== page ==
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In 1613, the mayor of the Silesian town of Gorlitz wrote as follows: On 26 July Jacob Boehme, the shoemaker living between the gates behind the hospital smithy, was summoned to the City Hall to be punished and investigated for his enthusiastic faith (um seinen enthusiastischen glauben gefragt), then he was shackled in the stocks, and ushers took from his home a book written by him in quarto after which he was released from prison and admonished to give up such things”.
He, however, did not abandon anything despite pressure from many sides; in the years 1612-1623, he wrote three and a half thousand pages of strange thoughts that were to made powerful impression on the European culture in the following centuries.
Boehme was two years older than Rubens and four years younger than Kepler. He wrote his meditations at the same time when the works of Bacon and Shakespeare were being printed, when Rembrandt, Corneille and Milton were entering adulthood. He lived to see only one of his books published, and only anonymously (Der Weg zu Christo), but his manuscripts spread like fire in countless copies: already in 1621 he was read in the whole of Silesia and Saxony, and the March of Meissen. Silesian nobles were particularly attached to his thought and spread it long after the death of the master. Saint-Martin (1743-1803) translated Boehme into French, learning German for this purpose. Mickiewicz translate Boehme into Polish, and also  wrote an essay about him. There are several books about the impact of Boehme on English literature and about his English followers, of whom the most important, and perhaps the least orthodox, was William Blake; one of the most fascinating romantic landscape painters, Samuel Palmer, probably learned about Boehme from Blake. Later, Shaftesbury’s thought was also developed within the circle of Behmenists.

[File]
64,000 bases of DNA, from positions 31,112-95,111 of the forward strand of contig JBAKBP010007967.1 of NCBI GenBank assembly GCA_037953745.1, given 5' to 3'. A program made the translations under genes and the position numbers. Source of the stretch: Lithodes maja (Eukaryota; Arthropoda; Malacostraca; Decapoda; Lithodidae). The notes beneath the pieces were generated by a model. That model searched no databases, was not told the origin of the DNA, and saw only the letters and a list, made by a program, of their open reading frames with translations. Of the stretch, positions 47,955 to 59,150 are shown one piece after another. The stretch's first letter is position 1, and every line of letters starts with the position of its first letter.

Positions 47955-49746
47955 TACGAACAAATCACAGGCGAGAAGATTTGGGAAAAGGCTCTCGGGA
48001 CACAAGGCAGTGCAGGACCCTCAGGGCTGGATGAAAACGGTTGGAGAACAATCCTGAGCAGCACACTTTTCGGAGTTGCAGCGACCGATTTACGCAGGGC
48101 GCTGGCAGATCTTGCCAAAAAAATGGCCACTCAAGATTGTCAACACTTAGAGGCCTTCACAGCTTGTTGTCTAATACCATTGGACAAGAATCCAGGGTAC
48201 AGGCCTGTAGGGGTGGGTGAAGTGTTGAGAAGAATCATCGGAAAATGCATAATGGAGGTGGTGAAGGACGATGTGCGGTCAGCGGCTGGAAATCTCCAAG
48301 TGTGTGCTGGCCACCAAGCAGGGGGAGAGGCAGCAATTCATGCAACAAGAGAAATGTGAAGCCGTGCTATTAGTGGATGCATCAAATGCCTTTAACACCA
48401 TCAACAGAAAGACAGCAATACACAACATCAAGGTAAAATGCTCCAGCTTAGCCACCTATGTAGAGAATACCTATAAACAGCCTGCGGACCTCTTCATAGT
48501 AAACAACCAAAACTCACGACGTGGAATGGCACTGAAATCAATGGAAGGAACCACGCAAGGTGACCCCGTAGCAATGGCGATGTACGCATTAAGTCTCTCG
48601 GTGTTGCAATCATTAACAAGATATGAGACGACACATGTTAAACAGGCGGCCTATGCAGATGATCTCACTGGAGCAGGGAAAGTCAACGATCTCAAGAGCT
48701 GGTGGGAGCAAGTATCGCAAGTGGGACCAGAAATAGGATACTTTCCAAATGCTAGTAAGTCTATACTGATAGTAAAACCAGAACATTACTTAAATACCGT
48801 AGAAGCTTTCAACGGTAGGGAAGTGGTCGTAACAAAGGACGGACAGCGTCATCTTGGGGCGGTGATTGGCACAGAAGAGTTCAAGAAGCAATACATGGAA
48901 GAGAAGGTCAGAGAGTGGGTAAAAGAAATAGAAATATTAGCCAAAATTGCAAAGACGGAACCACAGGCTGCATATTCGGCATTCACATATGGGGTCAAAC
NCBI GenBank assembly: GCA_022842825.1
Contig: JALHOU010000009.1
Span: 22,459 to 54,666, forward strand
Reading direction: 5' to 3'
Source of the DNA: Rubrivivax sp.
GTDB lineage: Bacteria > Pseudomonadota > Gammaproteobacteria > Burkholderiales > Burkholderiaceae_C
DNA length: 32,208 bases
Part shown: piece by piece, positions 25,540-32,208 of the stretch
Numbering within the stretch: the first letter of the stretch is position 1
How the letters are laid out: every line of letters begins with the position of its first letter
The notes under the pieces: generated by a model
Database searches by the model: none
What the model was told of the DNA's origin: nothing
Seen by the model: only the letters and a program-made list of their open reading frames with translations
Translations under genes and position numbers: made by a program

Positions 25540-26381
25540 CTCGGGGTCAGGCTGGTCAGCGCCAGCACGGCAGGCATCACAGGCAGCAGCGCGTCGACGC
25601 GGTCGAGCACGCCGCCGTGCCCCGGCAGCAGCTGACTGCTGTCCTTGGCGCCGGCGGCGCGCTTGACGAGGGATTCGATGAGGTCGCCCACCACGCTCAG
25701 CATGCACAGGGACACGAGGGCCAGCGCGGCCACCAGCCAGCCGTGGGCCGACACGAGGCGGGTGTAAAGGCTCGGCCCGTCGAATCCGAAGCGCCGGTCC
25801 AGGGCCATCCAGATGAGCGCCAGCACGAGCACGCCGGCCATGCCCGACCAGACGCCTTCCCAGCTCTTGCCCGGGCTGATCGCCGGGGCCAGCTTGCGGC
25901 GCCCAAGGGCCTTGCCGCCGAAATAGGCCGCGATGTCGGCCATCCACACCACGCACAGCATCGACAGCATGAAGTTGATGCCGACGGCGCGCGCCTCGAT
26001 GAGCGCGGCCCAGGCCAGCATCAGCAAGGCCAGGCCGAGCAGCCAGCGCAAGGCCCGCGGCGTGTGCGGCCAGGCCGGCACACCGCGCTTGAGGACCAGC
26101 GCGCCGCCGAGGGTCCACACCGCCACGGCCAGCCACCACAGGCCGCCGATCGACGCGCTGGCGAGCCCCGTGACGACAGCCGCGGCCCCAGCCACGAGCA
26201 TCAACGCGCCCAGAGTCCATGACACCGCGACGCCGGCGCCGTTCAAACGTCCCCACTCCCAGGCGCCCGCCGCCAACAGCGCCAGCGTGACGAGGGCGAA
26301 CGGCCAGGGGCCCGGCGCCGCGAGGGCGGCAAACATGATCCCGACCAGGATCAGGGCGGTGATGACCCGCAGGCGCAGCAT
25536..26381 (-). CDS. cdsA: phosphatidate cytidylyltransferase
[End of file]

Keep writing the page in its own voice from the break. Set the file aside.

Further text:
Coming from Evening Church 1830 by Samuel Palmer 1805-1881
Samuel Palmer Coming from Evening Church 1830
The literature on the role of Boehme in German culture is, of course, especially abundant. When he was still alive, he was called Philosophus Teutonicus: and he was very proud of that. Friedrich Schlegel put him on a par with Shakespeare and Durer. Schelling considered him to be a miraculous phenomenon in the history of mankind. Today, the thought of Boehme is believed to be the root of all the major theosophical systems of the eighteenth century and also of all contemporary sects of this kind. The impact of Boehme, sometimes decisive, on Tieck, Runge (who initiated the romantic philosophy of landscape painting), Novalis, Fichte, Hegel, Schopenhauer are widely discussed, but even completely different type of thinker, Feuerbach, owes Boehme a lot. Russian philosopher Berdyaev wrote about Boehme as “without a doubt one of the biggest Christian gnostic”, and stressed the importance of Boehme as almost the “Father of the Church” in old Russia. Herzen was also enthusiastic about Boehme. According to Berdyaev, Boehme enabled the victory over the rationalism of Leibniz and Spinoza) and as the first reached to the Bible to see the life of cosmos as a passionate struggle, as a movement, as a process, as incessant Genesis. Lucien Febvre says that in the brain of Boehme “ferment probably one of the most powerful metaphysical geniuses of humanity” and another eminent historian of ideas, Koyre, devoted a large monograph to Boehme.  It is worth to add that in the United States it exists today (or at least existed in 1960 ) the Jacob Boehme Society.